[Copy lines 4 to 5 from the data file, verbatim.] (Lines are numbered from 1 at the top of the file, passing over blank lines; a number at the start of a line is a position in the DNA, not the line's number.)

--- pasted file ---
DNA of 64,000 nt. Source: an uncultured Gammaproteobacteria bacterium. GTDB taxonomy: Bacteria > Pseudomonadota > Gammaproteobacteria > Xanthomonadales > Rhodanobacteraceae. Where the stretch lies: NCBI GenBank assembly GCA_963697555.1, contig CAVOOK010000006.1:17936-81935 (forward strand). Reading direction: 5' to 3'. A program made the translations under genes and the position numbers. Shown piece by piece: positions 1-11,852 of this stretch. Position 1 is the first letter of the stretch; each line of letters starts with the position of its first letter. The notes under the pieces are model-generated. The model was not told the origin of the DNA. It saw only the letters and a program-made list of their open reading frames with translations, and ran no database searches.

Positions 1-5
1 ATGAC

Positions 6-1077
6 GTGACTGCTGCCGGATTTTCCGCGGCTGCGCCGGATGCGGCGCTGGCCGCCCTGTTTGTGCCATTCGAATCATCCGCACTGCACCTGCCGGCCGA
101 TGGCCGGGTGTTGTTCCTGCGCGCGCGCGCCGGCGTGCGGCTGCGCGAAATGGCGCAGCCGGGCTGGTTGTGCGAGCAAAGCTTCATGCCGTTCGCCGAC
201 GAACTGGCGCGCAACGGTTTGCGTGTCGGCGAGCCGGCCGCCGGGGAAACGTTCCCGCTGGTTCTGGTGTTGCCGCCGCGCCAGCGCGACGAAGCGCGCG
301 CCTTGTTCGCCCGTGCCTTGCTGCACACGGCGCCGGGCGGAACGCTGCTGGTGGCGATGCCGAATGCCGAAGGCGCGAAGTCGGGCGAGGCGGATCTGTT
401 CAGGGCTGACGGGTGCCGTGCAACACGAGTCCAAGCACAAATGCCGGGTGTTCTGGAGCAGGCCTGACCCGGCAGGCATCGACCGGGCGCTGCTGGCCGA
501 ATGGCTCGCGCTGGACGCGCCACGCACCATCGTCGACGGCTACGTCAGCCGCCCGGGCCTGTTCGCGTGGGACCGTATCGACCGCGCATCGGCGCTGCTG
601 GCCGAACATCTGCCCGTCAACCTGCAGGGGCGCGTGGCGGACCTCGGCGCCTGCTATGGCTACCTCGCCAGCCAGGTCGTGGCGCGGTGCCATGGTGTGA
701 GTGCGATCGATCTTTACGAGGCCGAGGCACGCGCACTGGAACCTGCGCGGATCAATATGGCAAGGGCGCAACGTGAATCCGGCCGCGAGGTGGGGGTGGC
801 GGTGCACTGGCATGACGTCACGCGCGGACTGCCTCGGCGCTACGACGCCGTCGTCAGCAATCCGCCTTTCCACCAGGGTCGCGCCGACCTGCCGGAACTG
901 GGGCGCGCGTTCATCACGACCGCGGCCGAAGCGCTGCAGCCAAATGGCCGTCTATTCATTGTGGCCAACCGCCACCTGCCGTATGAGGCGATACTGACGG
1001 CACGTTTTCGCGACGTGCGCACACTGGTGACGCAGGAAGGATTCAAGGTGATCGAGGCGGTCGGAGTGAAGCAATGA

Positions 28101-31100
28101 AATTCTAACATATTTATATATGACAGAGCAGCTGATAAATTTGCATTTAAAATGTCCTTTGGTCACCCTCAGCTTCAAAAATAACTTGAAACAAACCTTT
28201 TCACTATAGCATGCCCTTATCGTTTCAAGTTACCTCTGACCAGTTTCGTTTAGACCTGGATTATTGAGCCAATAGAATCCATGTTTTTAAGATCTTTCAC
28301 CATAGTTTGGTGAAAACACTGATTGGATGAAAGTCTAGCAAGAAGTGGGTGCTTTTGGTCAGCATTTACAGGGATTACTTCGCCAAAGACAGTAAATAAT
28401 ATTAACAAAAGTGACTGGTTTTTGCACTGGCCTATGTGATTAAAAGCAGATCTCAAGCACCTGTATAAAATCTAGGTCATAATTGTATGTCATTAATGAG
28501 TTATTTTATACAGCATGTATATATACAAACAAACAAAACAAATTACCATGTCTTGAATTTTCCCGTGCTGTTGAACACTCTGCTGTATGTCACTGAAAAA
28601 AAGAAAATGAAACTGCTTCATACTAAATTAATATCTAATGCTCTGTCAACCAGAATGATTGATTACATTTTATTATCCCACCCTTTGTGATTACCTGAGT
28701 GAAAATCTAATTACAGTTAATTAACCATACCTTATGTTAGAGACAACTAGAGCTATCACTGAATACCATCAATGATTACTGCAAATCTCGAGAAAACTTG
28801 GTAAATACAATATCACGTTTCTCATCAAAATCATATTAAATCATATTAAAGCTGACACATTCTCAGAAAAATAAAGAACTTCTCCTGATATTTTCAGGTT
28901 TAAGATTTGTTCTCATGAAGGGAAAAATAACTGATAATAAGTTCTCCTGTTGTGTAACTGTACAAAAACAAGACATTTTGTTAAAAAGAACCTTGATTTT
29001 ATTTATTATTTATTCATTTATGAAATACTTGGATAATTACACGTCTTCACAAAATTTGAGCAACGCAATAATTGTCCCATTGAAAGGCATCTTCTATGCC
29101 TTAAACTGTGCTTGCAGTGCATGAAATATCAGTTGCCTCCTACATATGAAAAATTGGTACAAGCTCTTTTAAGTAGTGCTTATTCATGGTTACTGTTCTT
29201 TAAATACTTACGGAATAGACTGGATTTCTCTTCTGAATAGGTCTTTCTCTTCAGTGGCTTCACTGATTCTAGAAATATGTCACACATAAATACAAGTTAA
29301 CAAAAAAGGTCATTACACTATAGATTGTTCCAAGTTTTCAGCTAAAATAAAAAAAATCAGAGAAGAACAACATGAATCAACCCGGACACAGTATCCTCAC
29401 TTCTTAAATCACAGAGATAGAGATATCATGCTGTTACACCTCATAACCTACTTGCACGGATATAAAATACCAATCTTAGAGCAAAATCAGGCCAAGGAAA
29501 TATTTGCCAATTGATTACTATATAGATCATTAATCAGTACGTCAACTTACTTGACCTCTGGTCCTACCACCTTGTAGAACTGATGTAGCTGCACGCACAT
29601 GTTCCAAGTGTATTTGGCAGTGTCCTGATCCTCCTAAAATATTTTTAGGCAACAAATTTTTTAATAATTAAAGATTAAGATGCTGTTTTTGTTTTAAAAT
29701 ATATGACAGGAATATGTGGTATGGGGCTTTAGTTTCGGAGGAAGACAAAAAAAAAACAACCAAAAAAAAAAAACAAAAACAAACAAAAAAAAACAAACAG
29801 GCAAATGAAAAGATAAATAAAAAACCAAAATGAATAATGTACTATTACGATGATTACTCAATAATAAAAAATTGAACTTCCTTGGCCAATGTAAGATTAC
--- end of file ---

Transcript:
Positions 6-1077
6 GTGACTGCTGCCGGATTTTCCGCGGCTGCGCCGGATGCGGCGCTGGCCGCCCTGTTTGTGCCATTCGAATCATCCGCACTGCACCTGCCGGCCGA